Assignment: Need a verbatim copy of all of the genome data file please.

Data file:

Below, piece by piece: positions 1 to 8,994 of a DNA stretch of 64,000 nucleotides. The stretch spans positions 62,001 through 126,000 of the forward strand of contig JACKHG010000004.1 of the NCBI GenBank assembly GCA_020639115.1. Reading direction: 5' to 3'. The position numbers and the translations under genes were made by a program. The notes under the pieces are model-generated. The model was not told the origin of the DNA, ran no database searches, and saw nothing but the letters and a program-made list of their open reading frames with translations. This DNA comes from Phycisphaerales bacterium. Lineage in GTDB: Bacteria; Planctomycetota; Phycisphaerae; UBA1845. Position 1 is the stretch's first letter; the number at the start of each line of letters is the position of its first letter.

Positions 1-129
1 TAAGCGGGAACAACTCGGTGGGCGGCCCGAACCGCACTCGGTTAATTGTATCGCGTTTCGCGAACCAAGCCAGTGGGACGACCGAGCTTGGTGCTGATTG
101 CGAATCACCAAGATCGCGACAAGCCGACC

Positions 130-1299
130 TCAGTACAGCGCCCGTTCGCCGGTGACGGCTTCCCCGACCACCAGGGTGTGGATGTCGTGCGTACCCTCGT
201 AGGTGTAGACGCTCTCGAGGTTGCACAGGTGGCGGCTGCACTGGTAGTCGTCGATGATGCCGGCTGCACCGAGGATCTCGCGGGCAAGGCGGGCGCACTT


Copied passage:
Below, piece by piece: positions 1 to 8,994 of a DNA stretch of 64,000 nucleotides. The stretch spans positions 62,001 through 126,000 of the forward strand of contig JACKHG010000004.1 of the NCBI GenBank assembly GCA_020639115.1. Reading direction: 5' to 3'. The position numbers and the translations under genes were made by a program. The notes under the pieces are model-generated. The model was not told the origin of the DNA, ran no database searches, and saw nothing but the letters and a program-made list of their open reading frames with translations. This DNA comes from Phycisphaerales bacterium. Lineage in GTDB: Bacteria; Planctomycetota; Phycisphaerae; UBA1845. Position 1 is the stretch's first letter; the number at the start of each line of letters is the position of its first letter.

Positions 1-129
1 TAAGCGGGAACAACTCGGTGGGCGGCCCGAACCGCACTCGGTTAATTGTATCGCGTTTCGCGAACCAAGCCAGTGGGACGACCGAGCTTGGTGCTGATTG
101 CGAATCACCAAGATCGCGACAAGCCGACC

Positions 130-1299
130 TCAGTACAGCGCCCGTTCGCCGGTGACGGCTTCCCCGACCACCAGGGTGTGGATGTCGTGCGTACCCTCGT
201 AGGTGTAGACGCTCTCGAGGTTGCACAGGTGGCGGCTGCACTGGTAGTCGTCGATGATGCCGGCTGCACCGAGGATCTCGCGGGCAAGGCGGGCGCACTT